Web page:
TUPELO – On the front porch of the dogtrot-style house at the Oren Dunn Museum, band members from Down South 78 sang tunes, reviving rock ‘n’ roll with a country twang – known as rockabilly – at the Dogtrot Rockabilly Fest on Saturday.
“Rockabilly was the predecessor to rock ’n’ roll,” said Rae Mathis, museum curator and festival organizer. “That’s where Elvis got his start. We are all about bringing back the past so people won’t forget.”
Previously the Fall Festival, Mathis wanted to switch up the marketing for the 3rd annual festival to emphasize all the Oren Dunn Museum has to offer.
“The dogtrot style of home was a main stay in this area,” she said. “It’s so important to not forget the past. Tupelo has the richest past.”
Mathis lined up a set of bands to keep the festival rocking with performances by the Ace Cannon Trio, Daniel Lee Perea, and Leo Mask & the County Mounties.
Along with the history of the rockabilly style of music, Mathis took historical preservation further by organizing the Rat Rod Cruise-In, a collection of cars mainly made from spare parts.
Travis Kitchens, owner of Pistol Bill Hot Rod Shop in Guntown, brought his black 1941 Ford Business Coup with red and orange flames emblazoned on the side.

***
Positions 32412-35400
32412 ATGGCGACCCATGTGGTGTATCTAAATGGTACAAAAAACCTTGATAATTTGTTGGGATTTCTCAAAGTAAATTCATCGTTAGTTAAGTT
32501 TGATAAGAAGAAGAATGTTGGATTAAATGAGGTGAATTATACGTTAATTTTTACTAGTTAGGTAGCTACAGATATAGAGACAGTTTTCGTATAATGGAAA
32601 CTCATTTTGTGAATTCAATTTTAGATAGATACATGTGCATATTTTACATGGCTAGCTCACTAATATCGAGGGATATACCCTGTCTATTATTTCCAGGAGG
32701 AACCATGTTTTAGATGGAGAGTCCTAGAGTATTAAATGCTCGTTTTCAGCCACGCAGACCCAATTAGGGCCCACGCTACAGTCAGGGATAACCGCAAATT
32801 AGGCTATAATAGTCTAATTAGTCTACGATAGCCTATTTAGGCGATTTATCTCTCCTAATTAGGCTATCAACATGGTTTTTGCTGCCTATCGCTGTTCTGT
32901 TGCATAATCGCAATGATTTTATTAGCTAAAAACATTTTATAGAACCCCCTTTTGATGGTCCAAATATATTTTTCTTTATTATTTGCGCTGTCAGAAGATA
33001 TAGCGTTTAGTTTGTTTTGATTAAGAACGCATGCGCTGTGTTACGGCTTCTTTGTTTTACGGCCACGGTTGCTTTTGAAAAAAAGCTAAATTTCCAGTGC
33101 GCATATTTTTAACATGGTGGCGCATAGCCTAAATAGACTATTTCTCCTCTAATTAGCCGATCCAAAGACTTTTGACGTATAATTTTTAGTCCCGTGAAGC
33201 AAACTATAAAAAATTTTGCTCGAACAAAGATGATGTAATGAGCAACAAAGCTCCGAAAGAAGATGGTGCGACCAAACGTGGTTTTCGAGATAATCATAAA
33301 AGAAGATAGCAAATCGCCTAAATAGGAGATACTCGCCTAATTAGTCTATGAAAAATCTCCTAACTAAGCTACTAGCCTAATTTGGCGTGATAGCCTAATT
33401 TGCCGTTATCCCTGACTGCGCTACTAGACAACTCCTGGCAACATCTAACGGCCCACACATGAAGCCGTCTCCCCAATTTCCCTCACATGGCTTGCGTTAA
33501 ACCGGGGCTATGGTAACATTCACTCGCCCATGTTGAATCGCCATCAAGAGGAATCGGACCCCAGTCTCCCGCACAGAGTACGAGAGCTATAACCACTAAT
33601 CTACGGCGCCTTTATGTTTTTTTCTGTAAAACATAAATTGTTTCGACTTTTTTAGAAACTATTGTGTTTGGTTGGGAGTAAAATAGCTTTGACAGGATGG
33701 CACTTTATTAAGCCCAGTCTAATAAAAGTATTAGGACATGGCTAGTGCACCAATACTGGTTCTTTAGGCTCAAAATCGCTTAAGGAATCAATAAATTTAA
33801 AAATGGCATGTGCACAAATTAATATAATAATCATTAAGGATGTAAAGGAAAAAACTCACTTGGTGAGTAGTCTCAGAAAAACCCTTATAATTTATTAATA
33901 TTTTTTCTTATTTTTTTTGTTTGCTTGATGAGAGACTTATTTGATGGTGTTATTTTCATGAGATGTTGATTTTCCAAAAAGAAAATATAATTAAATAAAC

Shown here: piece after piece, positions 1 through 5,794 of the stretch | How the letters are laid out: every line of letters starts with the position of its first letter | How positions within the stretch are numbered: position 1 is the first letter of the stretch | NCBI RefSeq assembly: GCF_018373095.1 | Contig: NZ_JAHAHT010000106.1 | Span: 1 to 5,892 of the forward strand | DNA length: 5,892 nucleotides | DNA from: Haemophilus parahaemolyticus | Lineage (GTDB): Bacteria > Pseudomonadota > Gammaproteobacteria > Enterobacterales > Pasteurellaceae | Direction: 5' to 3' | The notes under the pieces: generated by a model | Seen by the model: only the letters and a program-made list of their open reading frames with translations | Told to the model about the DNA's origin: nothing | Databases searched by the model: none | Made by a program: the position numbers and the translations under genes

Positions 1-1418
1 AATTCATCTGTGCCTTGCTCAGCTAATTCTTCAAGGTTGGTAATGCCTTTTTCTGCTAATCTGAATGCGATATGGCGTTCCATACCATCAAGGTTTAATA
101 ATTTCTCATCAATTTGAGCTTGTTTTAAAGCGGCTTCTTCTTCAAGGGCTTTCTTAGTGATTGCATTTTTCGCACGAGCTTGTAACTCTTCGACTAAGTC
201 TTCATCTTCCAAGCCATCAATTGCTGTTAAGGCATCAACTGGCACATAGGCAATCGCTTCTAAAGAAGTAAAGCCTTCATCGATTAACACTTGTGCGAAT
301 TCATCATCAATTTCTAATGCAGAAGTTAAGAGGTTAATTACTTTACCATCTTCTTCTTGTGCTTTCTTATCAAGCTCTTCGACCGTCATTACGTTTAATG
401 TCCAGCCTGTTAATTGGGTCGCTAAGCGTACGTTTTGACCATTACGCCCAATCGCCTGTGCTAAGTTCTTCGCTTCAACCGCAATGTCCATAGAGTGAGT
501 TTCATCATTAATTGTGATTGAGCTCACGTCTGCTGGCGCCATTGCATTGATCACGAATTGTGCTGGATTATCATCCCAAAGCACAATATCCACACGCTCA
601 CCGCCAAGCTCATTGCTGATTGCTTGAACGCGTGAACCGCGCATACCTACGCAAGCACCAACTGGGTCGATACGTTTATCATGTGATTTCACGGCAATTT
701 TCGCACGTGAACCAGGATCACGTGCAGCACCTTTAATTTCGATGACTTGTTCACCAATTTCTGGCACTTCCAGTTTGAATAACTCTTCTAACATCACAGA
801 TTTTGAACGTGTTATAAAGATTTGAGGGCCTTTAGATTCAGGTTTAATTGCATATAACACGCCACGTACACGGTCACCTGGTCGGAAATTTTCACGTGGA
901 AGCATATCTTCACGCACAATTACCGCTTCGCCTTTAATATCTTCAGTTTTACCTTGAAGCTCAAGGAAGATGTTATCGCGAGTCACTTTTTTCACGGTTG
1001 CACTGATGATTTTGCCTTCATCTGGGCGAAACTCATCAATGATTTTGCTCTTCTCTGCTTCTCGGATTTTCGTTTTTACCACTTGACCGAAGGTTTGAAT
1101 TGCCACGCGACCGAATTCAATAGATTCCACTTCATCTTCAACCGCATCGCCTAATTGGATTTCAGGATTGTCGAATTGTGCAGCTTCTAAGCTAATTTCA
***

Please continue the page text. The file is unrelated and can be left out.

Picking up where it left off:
He got the car, named Ole Hot Rod, when he was 18. Since then, he’s owned over 19 hot rods he routinely works on.
When he was a kid, he always wanted a model car he could put together himself. Now, he does it on a much larger scale, updating classic cars with modern modifications to make them road ready.
“I grew up in South California, and I’ve been fooling with hot rods my whole life,” he said. “I do all my own work, and it’s just good therapy. My son works on them with me, and I have grandsons that work with us, too.”
The Kitchens family revolves around hot rods, from the moment they are born to significant life events.
“I’ve got a 1954 Chevy that my wife’s sister drove to our wedding 37 years ago,” he said. “I brought my first son home from the hospital in that car. I brought my second son home in that car. Five years ago, my son brought my grandson home in that car.”
He said the cars are made to drive, but he still wants to preserve the history of the cars he and his friends grew up driving.
Also preserving history, Jerry Duckett served his mother’s famous red beans and rice recipe, cooked in a cast-iron pot with a slow flame for six hours.
“It’s a tradition coming from the Great Depression,” he said. “It was economical to make, and it fills you up. If it wasn’t for red beans, I wouldn’t be here today.”
On the other side of the festival, Boyd Yarbrough, president of Friends of the Museum, checks on Bella, the cow participating in the cow patty bingo.
He said he started working with the museum because of his love of history and Tupelo’s past.
“I love to talk about how Tupelo grew from nothing to the community it is now,” he said. “I like to educate the public about our heritage and history. I like to get people out here to see what the museum has to offer for the community.”